Chapter

Pathogenesis

Robert B. Darnell and Jerome B. Posner

in Paraneoplastic Syndromes

Published on behalf of Oxford University Press

Published in print April 2010 | ISBN: 9780199772735
Published online April 2013 | e-ISBN: 9780199322916 | DOI: http://dx.doi.org/10.1093/med/9780199772735.003.003

Series: Contemporary Neurology Series

Pathogenesis

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Despite years of effort, we do not fully understand the pathogenesis of most paraneoplastic syndromes, especially those affecting the central nervous system (CNS). In large part, this relates to the fact that investigators have been unable to generate animal models that recapitulate these disorders. Exceptions are myasthenia gravis, the Lambert-Eaton myasthenic syndrome (LEMS), and an autonomic neuropathy associated with neuronal acetylcholine receptor antibodies (see Chapter 8). Animal (and clinical) findings indicate that these disorders are largely mediated by antibodies, with the help of T-cells and cytokines.1,2 Other disorders that are probably, at least in part, also antibody mediated include stiff person syndrome (Chapter 6), limbic encephalopathy (LE) associated with anti-NMDA receptor and some other antibodies reactive with antigens found on the surface of neurons or their processes (see Chapter 13), and carcinoma-associated retinopathy (Chapter 7). In these disorders, the paraneoplastic antibodies target readily accessible cell-surface receptors The pathogenesis of the many neurologic paraneoplastic syndromes whose antigens are found inside the cell is still unknown. Over the years, investigators have proposed several potential pathogenetic mechanisms (Table 3–1).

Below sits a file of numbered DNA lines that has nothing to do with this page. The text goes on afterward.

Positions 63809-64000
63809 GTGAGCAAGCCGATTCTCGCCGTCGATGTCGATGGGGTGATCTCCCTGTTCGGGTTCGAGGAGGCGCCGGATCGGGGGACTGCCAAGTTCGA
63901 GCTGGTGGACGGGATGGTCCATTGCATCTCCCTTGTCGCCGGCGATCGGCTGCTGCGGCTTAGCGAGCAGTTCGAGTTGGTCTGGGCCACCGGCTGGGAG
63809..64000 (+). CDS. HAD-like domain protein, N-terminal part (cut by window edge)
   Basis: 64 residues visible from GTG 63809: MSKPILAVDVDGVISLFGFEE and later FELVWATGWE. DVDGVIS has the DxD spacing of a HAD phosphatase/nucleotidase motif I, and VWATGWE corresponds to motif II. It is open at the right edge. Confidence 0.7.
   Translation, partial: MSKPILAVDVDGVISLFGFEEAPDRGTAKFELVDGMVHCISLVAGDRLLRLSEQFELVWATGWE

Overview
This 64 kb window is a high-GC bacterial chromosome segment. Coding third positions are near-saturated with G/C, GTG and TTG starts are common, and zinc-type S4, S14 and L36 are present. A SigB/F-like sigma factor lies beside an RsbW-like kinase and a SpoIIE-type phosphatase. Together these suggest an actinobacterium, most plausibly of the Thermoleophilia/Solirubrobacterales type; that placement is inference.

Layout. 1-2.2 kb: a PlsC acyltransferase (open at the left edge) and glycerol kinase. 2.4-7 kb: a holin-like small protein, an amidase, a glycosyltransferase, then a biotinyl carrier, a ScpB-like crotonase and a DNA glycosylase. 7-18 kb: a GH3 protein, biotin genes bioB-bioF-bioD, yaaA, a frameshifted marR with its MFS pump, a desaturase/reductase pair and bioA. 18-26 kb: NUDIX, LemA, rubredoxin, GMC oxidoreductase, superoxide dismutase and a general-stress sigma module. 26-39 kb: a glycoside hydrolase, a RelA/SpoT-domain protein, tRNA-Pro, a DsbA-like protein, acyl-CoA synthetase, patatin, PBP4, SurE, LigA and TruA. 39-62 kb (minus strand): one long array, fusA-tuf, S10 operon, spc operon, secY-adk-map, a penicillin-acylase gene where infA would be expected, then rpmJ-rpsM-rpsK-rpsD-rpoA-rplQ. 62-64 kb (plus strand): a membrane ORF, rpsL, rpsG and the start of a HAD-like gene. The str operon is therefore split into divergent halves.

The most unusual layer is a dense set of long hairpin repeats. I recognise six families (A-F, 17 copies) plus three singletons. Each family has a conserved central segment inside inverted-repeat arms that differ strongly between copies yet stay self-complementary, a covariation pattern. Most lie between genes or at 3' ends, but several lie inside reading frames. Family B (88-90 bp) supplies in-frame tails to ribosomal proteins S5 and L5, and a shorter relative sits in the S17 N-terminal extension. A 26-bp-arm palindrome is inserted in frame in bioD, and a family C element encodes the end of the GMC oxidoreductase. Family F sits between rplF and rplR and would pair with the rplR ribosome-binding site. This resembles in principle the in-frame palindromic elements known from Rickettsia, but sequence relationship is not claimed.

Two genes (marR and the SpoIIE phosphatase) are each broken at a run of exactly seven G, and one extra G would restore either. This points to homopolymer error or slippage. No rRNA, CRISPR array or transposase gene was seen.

Chapter.  11846 words.  Illustrated.

Subjects: Neurology

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